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Mysticism and Experience

  • Grace M. Jantzen (a1)

Extract

The definition of mysticism has shifted, in modern thinking, from a patristic emphasis on the objective content of experience to the modern emphasis on the subjective psychological states or feelings of the individual. Post Kantian Idealism and Romanticism was involved in this shift to a far larger extent than is usually recognized. An important conductor of the subjectivist view of mysticism to modern philosophers of religion was William James, even though in other respects he repudiated Romantic and especially Idealist categories of thought. In this article I wish first to explore William James' understanding of mysticism and religious experience, and then to measure that understanding against the accounts of two actual mystics, Bernard of Clairvaux and Julian of Norwich, who, for all their differences, may be taken as paradigms of the Christian mystical tradition. I shall argue that judging from these two cases, James' position is misguided and inadequate. Since James' account has been of enormous influence in subsequent thinking about mysticism, it follows that if his understanding of mysticism is inadequate, so is much of the work that rests upon it.

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page 295 note 1 See for example O'Hear, Anthony, Experience, Explanation and Faith (Routledge and Kegan Paul, 1984), ch. 2; and Mackie, J. L., The Miracle of Theism (Oxford University Press, 1982), ch. 10, to name only two.

page 296 note 1 Cf. Earle, William James, ‘James, William’, in Edwards, Paul (ed)., The Encyclopedia of Philosophy (London and New York: Macmillan, 1967), vol. IV, pp. 240–9.

page 296 note 2 Cf. Pragmatism: A New Name for Some Old Ways of Thinking (New York and London: Longmans, Green and Co., 1907), pp. 231–2.

page 296 note 3 Principles of Psychology (New York, 1890), vol. 1, p. 145.

page 296 note 4 Pragmatism, pp. 9–12; cf.A Pluralistic Universe (New York and London: Longmans, Green and Co., 1909), Lecture 1.

page 296 note 5 Principles of Psychology, vol. 1, p. 162; cf. Bird, Graham, William James (London and New York: Routledge and Kegan Paul, 1886), p. 176.

page 296 note 6 Pragmatism, p. 109.

page 297 note 1 See James', William ‘Introduction’ in his (ed.), The Literary Remains of the Late Henry James (Boston, 1885).

page 297 note 2 Perry, Ralph Barton, The Thought and Character of William James, 2 vols. (London and Boston: Oxford University Press, 1935), vol. 1, p. 140.

page 297 note 3 Cf. A Pluralistic Universe, Lecture III; Essays in Radical Empiricism (London and New York: Longmans, Green and Co., 1912), pp. 276–7, etc.

page 298 note 1 Pragmatism, pp. 151–5.

page 299 note 1 The Varieties of Religious Experience, p. 391.

page 299 note 2 Ibid. p. 367.

page 299 note 3 Ibid. pp. 367–8.

page 300 note 1 For a recent treatment of this, see Lash, Nicholas, Easter in Ordinary: Reflections on Human Experience and the Knowledge of God (London: SCM, 1988), pp. 18104.

page 300 note 2 Ibid. p. 50.

page 301 note 1 Ibid. p. 85.

page 301 note 2 Ibid. p. 96.

page 301 note 3 Ibid. p. 117.

page 301 note 4 Ibid. p. 13.

page 301 note 5 Ibid. p. 37.

page 301 note 6 Ibid. p. 62.

page 301 note 7 Ibid. p. 67.

page 302 note 1 Another famous example of this approach is Huxley, Aldous, The Doors of Perception (London: Chatto and Windus, 1954).

page 303 note 1 Gilson, Etienne, The Mystical Theology of St Bernard, ch. 3.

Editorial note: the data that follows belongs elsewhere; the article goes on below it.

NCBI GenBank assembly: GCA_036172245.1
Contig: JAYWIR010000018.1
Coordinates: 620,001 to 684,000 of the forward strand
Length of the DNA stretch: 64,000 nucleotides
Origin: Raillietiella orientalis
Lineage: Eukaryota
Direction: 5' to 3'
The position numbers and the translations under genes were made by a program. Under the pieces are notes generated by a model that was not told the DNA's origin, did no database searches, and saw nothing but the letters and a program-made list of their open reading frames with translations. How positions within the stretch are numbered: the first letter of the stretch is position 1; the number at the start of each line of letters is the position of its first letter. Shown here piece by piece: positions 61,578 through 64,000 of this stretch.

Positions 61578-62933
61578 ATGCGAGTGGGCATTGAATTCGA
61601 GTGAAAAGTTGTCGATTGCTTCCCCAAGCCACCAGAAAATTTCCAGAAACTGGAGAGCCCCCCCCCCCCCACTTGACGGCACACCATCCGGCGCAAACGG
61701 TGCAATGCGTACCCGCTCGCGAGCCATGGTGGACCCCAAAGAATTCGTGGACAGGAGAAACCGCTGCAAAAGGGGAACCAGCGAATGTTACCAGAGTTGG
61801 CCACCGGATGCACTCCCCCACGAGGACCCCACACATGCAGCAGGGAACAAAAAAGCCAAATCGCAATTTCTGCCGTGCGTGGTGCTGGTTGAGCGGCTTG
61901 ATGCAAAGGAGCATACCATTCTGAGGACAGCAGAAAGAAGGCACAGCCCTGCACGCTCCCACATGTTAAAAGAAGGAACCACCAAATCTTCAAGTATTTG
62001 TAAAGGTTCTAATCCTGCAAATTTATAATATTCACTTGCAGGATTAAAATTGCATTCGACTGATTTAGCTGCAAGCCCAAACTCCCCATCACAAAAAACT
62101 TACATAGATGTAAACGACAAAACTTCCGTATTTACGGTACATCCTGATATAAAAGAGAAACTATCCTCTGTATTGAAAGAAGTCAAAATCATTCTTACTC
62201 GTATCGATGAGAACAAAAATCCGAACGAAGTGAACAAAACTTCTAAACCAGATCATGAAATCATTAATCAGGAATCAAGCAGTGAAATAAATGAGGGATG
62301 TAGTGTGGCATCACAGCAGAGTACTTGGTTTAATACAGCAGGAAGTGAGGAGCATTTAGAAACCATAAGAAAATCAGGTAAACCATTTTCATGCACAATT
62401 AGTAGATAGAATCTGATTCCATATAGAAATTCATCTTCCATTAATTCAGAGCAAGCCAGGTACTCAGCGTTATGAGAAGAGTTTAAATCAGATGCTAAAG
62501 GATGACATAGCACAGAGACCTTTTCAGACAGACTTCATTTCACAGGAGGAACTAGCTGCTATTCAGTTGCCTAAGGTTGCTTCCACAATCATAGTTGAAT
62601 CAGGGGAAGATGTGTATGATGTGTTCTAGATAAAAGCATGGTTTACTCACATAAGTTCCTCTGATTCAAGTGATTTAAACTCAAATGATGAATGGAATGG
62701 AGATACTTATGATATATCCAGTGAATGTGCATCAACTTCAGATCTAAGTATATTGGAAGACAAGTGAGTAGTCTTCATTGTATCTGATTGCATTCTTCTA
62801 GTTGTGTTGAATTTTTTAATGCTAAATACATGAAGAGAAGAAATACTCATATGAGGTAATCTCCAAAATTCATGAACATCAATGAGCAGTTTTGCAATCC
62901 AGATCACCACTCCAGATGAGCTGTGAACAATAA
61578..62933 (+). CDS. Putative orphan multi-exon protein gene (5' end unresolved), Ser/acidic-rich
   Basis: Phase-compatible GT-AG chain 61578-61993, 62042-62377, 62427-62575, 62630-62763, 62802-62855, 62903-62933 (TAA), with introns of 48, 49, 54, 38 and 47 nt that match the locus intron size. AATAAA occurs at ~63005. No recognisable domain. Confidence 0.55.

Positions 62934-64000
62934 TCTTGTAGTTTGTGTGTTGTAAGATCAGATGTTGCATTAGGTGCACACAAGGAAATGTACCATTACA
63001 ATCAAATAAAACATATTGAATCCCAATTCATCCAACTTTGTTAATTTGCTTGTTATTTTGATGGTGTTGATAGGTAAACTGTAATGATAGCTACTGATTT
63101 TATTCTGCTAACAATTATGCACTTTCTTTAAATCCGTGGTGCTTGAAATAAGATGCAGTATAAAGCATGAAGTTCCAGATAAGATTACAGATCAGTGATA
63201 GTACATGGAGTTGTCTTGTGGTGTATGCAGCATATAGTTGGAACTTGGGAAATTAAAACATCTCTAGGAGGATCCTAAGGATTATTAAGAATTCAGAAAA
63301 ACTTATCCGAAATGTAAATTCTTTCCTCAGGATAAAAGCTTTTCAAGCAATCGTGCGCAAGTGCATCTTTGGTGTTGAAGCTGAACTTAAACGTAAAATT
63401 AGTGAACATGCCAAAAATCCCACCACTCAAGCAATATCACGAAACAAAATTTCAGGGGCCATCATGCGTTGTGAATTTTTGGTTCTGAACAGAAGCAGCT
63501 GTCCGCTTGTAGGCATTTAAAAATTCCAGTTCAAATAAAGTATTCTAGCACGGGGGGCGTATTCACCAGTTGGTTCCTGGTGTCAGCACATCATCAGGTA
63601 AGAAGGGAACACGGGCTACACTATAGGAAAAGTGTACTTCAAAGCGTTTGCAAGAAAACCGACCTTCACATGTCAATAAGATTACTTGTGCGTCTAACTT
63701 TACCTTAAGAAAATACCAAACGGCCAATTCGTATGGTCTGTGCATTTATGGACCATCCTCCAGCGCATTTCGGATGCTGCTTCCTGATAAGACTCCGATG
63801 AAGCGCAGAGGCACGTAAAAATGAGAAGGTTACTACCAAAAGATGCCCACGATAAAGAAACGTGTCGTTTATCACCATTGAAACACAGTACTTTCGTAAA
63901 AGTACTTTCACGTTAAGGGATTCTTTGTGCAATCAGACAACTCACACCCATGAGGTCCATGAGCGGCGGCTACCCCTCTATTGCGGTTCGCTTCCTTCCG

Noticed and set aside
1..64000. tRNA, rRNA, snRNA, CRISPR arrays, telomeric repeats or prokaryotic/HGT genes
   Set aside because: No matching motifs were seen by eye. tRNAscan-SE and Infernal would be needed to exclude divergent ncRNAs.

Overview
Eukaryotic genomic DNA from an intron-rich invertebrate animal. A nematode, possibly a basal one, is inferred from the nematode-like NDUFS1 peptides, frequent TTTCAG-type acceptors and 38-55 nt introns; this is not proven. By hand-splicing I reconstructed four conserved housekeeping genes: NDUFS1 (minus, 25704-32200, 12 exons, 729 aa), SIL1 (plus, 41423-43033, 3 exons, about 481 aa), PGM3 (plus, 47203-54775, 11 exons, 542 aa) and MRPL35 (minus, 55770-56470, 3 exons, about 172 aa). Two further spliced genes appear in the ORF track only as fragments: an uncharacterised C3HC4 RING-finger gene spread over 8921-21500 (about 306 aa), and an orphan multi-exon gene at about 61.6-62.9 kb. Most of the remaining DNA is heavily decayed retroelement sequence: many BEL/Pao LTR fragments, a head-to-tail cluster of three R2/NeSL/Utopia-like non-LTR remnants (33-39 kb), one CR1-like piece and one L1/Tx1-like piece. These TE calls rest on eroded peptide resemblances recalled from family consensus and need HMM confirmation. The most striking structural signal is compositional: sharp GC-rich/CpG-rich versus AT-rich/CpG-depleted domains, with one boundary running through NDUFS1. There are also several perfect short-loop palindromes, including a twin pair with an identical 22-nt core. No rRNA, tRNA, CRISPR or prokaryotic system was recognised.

page 303 note 2 Gilson, , p. 24.

page 303 note 3 Bernard, , On Loving God, ch. 1.

page 303 note 4 Ibid. x. 27.

page 303 note 5 Sermons on the Song of Songs, 3. 1.1.

page 304 note 1 37.2; cf. Leclercq, Jean, The Love of Learning and the Desire for God, ch. 7.

page 304 note 2 Gilson, ch. 4.

page 304 note 3 Sermons on the Song of Songs, 31–33, etc.

page 304 note 4 Ibid. 33. IV. 6.

page 304 note 5 Ibid. 31. II. 4.

page 304 note 6 Ibid.

page 304 note 7 Ibid. 31. III. 6.

page 305 note 1 Ibid. 31. III. 7.

page 305 note 2 Ibid. 32. I. 2.

page 306 note 1 Gilson, , p. 94; cf. Sermons on the Song of Songs, 3. I. 1.

page 306 note 2 Gilson, , p. 93.

page 306 note 3 Matt. 5.8.

page 306 note 4 Sermons on the Song of Songs, I. I. 2.

page 307 note 1 Cf. Origen, , The Prologue to the Commentary on the Song of Songs (New York: Classics of Western Spirituality, Paulist Press and London: SPCK, 1979), pp. 231236; see also the Introduction by Greer, Rowan A., pp. 1728;Louth, Andrew, The Origins of the Christian Mystical Tradition, ch. IV;Daniélou, Jean, Origen (New York: Sheed and Ward, 1955), pp. 293309;Trigg, Joseph Wilson, Origen: The Bible and Philosophy in the Third Century Church (Atlanta, Georgia: John Knox Press, 1983), pp. 201–5.

page 308 note 1 Julian of Norwich, Showings, p. 129.

page 309 note 1 Ibid. p. 136.

page 309 note 2 Ibid. p. 131.

page 309 note 3 Ibid. p. 193.

page 309 note 4 Ibid. p. 130.

page 309 note 5 Ibid. pp. 130–5.

page 310 note 1 Ibid. p. 133, p. 190.

page 310 note 2 Ibid. p. 178.

page 310 note 3 Ibid. p. 178.

page 310 note 4 For a further explanation of these prayers in their context see my Julian of Norwich, Mystic and Theologian (London:SPCK, 1987), ch. 4.

page 311 note 1 Ibid. p. 180.

page 311 note 2 Ibid. p. 181.

page 311 note 3 Julian of Norwich, ch. 5.

page 311 note 4 Ibid. p. 135; cf. Tugwell, Simon, ‘Julian of Norwich’, in his Ways of Imperfection (Darton, Longman and Todd, 1984).

page 311 note 5 Ibid. p. 135.

page 311 note 6 Ibid. p. 191.

page 312 note 1 Cf. my Julian of Norwich, ch. 2.

page 312 note 2 Julia Gatta is importantly correct in her presentation of Julian's writing as intended for the spiritual direction of her readers, not merely as autobiography. See her Three Spiritual Directors for our Time (Cambridge, MA.: Cowley Publications, 1987).

page 313 note 1 Ibid. p. 342.

Mysticism and Experience

  • Grace M. Jantzen (a1)

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